Calculate gradient of slope for fencing on a horse property

 

Determining the slope of your property is an essential first step in building on sloped ground. Here’s how you can do it: 

 

Things You’ll Need: 

  • 2 wooden stakes
  • Hammer
  • String
  • String level
  • Tape measure
  • Calculator

 

Step 1: Hammer a Stake 

Hammer a stake into the highest point of your property. 

 

Step 2: Drive a Second Stake 

Move to a spot 15 to 20 meters downhill, avoiding any hills or valleys along the way. Drive a second stake into the lower ground.  

 

Step 3: Tie the String 

Walk back uphill and tie one end of the string to the stake on the higher ground. Place the string level in the middle of the string. 

 

Step 4: Adjust the String 

Lift the end of the string at the lower stake and hold it to your torso as the assistant reads the string level. Continue adjusting the string up or down until the assistant tells you the string is level, which means that it’s creating a perfect, 90-degree angle with your torso. The result will be a right-angle triangle, which allows you to easily calculate the slope of the hypotenuse (in this case, the ground). 

 

Step 5: Measure the Length of the String 

Measure the length of the string from the stake on the higher ground to your torso. This is the x-axis number. 

 

Step 6: Measure the Height 

Measure the distance from the ground to the point where the string meets your torso. This is the y-axis number. 

 

Step 7: Calculate the Slope in Percentage Terms 

Calculate the slope in percentage terms by plugging the recorded measurements into the equation y axis / x axis = slope (x 100 for percentage). For example, if the length of the string is 2 meters and the height from the ground to the point where the string meets your torso is 70cm, the slope expressed as rise over run would be 70 (height) / 200 (length), which can be reduced to 35/100. The equation would be 70/200 = slope = 0.35 (x 100 for percentage). This means the slope = 35 per cent.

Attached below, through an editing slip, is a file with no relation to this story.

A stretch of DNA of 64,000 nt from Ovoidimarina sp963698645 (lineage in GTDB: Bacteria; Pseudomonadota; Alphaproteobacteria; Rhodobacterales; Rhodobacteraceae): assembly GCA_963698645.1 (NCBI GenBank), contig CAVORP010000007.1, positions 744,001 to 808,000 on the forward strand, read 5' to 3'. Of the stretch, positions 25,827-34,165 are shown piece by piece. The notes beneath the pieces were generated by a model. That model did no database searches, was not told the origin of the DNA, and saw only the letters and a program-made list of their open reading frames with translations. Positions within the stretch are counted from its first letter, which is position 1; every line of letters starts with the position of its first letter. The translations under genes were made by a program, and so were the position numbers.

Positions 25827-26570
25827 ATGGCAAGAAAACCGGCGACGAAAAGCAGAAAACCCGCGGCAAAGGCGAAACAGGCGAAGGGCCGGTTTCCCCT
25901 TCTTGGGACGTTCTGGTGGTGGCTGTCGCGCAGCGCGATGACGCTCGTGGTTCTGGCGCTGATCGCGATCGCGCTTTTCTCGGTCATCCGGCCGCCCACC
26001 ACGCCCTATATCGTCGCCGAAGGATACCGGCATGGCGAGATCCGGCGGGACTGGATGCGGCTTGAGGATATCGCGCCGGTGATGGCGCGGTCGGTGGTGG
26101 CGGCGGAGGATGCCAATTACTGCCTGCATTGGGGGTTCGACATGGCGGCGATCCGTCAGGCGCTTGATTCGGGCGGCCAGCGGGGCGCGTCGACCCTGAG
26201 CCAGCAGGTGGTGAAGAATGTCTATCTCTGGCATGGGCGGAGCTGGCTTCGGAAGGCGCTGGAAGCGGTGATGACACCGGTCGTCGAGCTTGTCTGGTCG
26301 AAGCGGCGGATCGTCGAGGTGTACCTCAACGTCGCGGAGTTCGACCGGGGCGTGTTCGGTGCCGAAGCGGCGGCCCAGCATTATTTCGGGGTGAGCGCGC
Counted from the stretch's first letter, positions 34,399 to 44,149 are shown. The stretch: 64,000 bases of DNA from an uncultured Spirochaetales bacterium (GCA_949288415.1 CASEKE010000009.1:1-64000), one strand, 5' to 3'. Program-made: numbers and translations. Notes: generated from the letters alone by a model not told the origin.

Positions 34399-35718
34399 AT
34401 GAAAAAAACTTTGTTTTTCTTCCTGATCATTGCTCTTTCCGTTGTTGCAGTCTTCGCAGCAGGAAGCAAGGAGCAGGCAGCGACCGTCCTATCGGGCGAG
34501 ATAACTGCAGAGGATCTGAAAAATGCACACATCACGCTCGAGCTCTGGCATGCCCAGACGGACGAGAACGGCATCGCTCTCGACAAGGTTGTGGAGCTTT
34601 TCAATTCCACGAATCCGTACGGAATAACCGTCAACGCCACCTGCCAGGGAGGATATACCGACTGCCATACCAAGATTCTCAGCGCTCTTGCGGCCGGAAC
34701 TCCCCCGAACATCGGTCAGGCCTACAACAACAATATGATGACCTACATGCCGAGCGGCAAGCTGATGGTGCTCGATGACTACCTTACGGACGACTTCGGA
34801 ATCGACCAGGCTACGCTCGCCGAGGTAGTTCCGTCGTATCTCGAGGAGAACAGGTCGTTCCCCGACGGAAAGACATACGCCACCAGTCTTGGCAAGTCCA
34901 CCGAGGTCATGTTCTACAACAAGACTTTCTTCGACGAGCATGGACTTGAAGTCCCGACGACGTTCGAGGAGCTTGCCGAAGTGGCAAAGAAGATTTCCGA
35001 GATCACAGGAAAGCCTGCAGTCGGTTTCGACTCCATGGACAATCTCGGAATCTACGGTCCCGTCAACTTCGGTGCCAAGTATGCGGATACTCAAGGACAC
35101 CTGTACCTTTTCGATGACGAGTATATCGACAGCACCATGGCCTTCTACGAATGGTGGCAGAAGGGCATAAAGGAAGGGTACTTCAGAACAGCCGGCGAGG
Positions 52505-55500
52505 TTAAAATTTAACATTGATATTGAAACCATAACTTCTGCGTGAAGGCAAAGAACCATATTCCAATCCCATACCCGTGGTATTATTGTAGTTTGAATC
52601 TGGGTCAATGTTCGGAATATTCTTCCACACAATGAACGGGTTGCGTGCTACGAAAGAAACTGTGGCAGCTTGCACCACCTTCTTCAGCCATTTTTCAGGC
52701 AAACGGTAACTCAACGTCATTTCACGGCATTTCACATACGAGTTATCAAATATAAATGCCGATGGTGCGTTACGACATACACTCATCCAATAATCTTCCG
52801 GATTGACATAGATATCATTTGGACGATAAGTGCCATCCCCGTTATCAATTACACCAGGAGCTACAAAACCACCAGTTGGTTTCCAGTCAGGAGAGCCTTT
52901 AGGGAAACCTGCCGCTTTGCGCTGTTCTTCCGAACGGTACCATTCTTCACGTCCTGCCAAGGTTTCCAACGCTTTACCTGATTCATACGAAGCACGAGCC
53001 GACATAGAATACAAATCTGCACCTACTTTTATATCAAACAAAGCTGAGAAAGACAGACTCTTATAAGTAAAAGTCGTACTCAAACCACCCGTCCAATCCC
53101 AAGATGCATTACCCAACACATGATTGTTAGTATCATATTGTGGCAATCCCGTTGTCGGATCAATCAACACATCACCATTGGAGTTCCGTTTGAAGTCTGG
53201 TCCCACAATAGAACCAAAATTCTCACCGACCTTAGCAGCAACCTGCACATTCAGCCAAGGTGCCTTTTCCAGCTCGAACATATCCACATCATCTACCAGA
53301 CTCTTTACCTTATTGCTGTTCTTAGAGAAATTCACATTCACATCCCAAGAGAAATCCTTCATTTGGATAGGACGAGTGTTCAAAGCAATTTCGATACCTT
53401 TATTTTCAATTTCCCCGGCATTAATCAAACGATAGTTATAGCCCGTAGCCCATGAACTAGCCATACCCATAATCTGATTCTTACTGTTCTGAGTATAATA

Step 8: Calculate the Slope in Degrees 

Calculate the slope in degrees by using the following equation: [slope percentage] x 0.57 = [slope in degrees]. In the above example, we would find that 35 x 0.57 = 19.95, meaning the slope is about 19.9 degrees. 

 

 

Can you calculate the gradient of a slope on your horse property? 

You plan to install a horse fence on your property, but the slope makes you worried. 

Installing fencing on the sloped ground can be challenging, but it is essential for the safety and security of horses. 

 

Now you know there are two main approaches to building a fence on sloped terrain: grading the slope or building to conform to the slope. To determine the gradient or degree of slope of your property, you need to measure the rise and run using a string, stake, and string level, and then divide rise by run to get the slope. The resulting slope can be expressed as a percentage or degrees. 

 

By following the steps and instructions provided in this blog, you can accurately calculate the gradient of slope for installing the fence on your horse. 

 

Once you know the degree, we recommend checking with your fencing supplier which solution would be best suited for your property and can be installed safely and accurately. Before you make a decision, there are other important things that you must consider while planning and designing your horse property. 

 

If you have more questions on determining the slope, measuring the fence line or want to have a detailed discussion on your property’s unique requirements, please book a personalised consultation. One of our fencing experts will connect with you to answer all your queries and help you create a safe and beautiful equine property.